Section 8 protection: Oregon enters a new era in housing opportunity
By Guest Blogger: Elizabeth Gray, FHCO Intake Specialist, Fair Housing Council of Oregon
It’s been several months since Oregon fair housing law1 was amended to protect housing consumers from discrimination based on Section 8 voucher or other rental assistance income (House Bill 2639 and statute at ORS 659A.421).
Source of income has long been protected in Oregon. However, when the state legislation was passed, Section 8 vouchers were specifically lobbied out as an exception. With this exception removed, effective July 1st, 1014, all legally obtained sources of income are protected across the state.
In practical terms, this means that a landlord cannot refuse to rent to an applicant, or treat an applicant or tenant differently, because the applicant is using a Section 8 voucher or other form of rental housing assistance. Nor can landlords advertise “no Section 8” or “No HUD”.
In the words of Oregon House Speaker Tina Kotek (D-Portland), the expanded protection “‘creates that door of opportunity’ for voucher-holders to apply for housing close to work, kids’ schools and in thriving neighborhoods”. (Oregonian, July 8th, 2013)
Our office has kept very busy over the past many months providing technical assistance to housing providers regarding the law’s implementation as well as advocating for consumers who have encountered resistance to their use of Section 8 vouchers and other rental subsidies.
As a snapshot, we have:
- Sent informational letters to landlords that have posted “No Section 8” ads on Craigslist
- Advocated for tenants having issues leasing up with a new landlord, or current landlords that do not want to accept the voucher when a current tenant receives one
- Tested properties brought to our attention by complainants
How to Calculate 2-3x The Rent
Over these past months, one question that’s been raised by both landlords and tenants is how to calculate whether or not a prospective renter qualifies for the rental based on their income. The position that our office is taking is that the landlord should only consider the amount that the tenant actually pays, not the full advertised rent.
For example, consider if a stated rent amount is 1200 and the landlord requires a renter to have 3 times the rent in income. A non-Section 8 tenant could be required to show income of 3600 dollars per month, but if a Section 8 (or other subsidy) tenant would pay 300 dollars in rent and the local housing authority would pay 900, then the tenant should only be required to show income of 900 dollars per month.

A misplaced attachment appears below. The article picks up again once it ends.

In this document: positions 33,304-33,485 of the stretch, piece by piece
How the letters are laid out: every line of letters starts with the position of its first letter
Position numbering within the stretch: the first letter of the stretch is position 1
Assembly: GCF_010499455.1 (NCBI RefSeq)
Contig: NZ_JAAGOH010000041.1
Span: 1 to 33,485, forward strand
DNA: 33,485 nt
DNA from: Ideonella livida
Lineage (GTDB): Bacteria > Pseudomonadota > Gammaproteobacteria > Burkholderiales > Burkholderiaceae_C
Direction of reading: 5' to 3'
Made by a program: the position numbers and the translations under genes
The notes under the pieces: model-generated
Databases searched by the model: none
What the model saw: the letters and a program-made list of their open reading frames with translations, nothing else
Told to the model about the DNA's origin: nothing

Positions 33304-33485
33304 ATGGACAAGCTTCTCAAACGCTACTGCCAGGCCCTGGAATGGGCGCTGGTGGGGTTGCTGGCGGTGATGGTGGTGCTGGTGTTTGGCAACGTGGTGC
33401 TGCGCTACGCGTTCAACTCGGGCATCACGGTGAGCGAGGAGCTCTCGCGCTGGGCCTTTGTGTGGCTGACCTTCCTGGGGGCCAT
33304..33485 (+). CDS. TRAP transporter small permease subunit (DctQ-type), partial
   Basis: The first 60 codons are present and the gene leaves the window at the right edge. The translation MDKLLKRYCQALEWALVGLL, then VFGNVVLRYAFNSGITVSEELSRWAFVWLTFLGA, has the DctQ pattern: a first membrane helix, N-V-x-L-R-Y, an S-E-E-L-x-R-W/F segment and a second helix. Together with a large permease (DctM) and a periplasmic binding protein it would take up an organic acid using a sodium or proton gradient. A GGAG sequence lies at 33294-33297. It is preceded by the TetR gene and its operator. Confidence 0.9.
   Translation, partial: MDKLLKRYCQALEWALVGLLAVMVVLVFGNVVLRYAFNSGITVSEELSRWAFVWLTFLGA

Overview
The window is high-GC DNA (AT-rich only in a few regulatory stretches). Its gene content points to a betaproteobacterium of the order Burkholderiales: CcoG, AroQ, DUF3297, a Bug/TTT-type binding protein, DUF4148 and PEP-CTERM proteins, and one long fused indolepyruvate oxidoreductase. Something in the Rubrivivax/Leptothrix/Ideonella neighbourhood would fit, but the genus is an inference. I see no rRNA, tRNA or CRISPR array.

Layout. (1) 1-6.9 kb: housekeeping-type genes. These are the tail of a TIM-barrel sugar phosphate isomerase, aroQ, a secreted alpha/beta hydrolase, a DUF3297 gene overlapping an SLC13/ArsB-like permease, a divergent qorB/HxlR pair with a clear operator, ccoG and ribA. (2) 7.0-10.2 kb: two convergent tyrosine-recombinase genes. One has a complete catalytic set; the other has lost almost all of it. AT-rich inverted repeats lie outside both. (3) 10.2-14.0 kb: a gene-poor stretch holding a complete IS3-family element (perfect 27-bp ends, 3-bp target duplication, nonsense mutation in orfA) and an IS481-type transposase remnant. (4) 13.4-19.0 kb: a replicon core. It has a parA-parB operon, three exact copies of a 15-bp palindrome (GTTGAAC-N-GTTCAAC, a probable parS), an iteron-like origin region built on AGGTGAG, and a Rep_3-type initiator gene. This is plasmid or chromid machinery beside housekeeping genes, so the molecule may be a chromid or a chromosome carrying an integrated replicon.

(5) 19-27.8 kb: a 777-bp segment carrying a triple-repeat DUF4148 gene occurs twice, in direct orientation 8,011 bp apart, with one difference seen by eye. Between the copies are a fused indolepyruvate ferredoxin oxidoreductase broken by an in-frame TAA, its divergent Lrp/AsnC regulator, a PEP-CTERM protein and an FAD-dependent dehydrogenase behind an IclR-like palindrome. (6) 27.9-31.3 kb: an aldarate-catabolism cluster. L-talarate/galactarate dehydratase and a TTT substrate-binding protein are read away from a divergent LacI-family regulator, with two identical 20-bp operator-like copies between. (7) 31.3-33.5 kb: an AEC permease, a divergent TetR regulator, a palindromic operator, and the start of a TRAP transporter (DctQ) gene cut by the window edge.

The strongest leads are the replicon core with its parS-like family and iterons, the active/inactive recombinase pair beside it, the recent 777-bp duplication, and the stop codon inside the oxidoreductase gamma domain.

You can find a more detailed discussion of this issue (and many others) in Question 7 of the Frequently Asked Questions referenced below, a wonderful resource for both housing providers and consumers that was compiled by attorney and FHCO board member John van Landingham of the Lane County Law and Advocacy Center. The document is comprehensive and evolving, and created in partnership with landlord trade groups, other legal aid offices and colleagues, as well as representatives from housing authorities around the state. View the full PDF at www.FHCO.org/pdfs/Section%208%20Source%20of%20Income%20FAQ%20clean%20copy%2010262014.pdf
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 Federally protected classes under the Fair Housing Act include: race, color, national origin, religion, sex, familial status (children), and disability. Oregon law also protects marital status, source of income, sexual orientation, and domestic violence survivors. Additional protected classes have been added in particular geographic areas; visit FHCO.org/mission.htm and read the section entitled “View Local Protected Classes” for more information.